What about the fact that this country is dealing with an unprecedented situation, given that hydroxychloroquine was thrust into the highly political discourse around the pandemic before it could be clinically evaluated? The physicians were asked whether they would comment on that unusual situation. “I totally agree with you” that the political discourse has upended the clinical discussion around hydroxychloroquine, Gandhi told a reporter. “I just want to put myself into the shoes of a patient or loved one or doctor. As I said earlier, it’s frustrating not to do anything when people are suffering. And hydroxy is already available, and a lot of patients are asking for it. And given the pandemic and the fears, that concern is valid. But if you objectively look at the evidence, as we did on the panel—we said, let’s look at the data first. We asked, does the suffering of the patient improve? What about mortality? Do the medications cause harm? And we all individually concluded that at this point in time, we can’t answer the question of whether the benefits outweigh the harm. So we could not recommend routine care for this medication.”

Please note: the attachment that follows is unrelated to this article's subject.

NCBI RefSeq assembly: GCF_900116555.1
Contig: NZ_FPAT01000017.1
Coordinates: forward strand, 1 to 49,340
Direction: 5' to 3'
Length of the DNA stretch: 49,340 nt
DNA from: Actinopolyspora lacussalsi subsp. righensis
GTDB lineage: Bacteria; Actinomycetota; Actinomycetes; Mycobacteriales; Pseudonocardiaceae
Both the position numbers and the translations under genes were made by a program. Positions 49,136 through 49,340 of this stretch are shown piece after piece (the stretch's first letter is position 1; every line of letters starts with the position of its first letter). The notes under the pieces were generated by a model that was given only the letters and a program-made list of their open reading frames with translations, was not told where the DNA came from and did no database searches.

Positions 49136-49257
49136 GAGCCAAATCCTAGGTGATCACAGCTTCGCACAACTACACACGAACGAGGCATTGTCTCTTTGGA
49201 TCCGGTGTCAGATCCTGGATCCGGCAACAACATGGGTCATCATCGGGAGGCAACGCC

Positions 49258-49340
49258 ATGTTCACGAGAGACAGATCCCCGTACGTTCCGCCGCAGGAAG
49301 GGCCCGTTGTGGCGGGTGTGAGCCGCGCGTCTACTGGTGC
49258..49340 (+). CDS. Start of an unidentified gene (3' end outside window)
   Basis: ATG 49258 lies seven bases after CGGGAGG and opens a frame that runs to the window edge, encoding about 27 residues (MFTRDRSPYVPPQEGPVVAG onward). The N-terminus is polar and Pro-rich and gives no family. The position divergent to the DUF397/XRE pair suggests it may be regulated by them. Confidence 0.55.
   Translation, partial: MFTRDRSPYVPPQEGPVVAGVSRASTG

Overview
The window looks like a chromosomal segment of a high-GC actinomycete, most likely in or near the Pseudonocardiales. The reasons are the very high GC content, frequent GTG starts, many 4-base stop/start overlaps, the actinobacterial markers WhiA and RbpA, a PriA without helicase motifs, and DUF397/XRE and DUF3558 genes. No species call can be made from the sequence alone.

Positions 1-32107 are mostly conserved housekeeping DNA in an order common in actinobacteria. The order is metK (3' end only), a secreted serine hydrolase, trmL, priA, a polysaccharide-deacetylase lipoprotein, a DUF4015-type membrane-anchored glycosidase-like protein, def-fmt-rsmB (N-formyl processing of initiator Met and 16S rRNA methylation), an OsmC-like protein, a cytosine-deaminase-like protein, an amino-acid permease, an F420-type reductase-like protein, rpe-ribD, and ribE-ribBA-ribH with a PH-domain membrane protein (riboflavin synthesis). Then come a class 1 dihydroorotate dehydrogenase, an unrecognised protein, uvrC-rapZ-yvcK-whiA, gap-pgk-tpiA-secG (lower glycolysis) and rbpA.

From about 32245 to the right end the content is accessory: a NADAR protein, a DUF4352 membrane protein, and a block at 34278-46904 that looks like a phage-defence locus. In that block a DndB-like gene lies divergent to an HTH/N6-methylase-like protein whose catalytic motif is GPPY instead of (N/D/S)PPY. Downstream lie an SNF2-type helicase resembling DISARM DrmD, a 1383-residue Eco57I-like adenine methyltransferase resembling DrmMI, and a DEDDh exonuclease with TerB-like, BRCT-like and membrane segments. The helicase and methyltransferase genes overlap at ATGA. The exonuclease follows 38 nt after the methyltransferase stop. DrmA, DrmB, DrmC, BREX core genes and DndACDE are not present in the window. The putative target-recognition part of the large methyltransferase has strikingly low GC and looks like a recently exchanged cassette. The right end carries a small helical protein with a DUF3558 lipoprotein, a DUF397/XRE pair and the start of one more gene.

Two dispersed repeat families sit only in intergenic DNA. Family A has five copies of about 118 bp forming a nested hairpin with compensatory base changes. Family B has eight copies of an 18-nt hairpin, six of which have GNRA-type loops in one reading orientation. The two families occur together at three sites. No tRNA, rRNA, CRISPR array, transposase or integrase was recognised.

And, Gandhi said, “We can compare this situation to that of the early days of treating HIV. There were drugs that were being tried then that we now know that turned out to be harmful, not beneficial; and it was only because of the coming together of patients and clinicians that we found out” that they were harmful. “With hydroxychloroquine, we don’t really know. So we endorse the idea of doing a careful comparison. Because COVID-19 involves the immune system, we need to do comparisons to know whether the drug works and whether it has a good risk profile and doesn’t cause side effects.”
And, said, Bhimraj, “A lot of studies will show that you can eliminate a virus, but it’s hard to tease out whether it impacts the immune systems of patients. So we need studies to look at it critically. So as guideline panelists and methodologists, we’re looking at new studies every day, and we’ll be updating the guidelines regularly.”
Asked whether some patients who have been treated with hydroxychloroquine have died, Bhimraj said, “Some of the patients who received these medications got better, some died; and some who didn’t receive the medications, got better. So we need to systemically answer the question, does hydroxychloroquine significantly improve outcomes? Right now, we just have anecdotal experience. So we need data to drive decision-making.”
How often will these guidelines be updated? “We’ll need to update the guidelines on a regular basis,” Bhimraj said. “We’re looking at studies almost every day. And on the panel, we’re asking ourselves, is there significant evidence that will change the recommendations? Whenever that happens, we’ll be doing that.” He said that, not only will the treatment guidelines be updated by the IDSA as warranted, but two other guidelines will be developed, one on diagnostic testing, and the other on infection prevention and the use of personal protective equipment.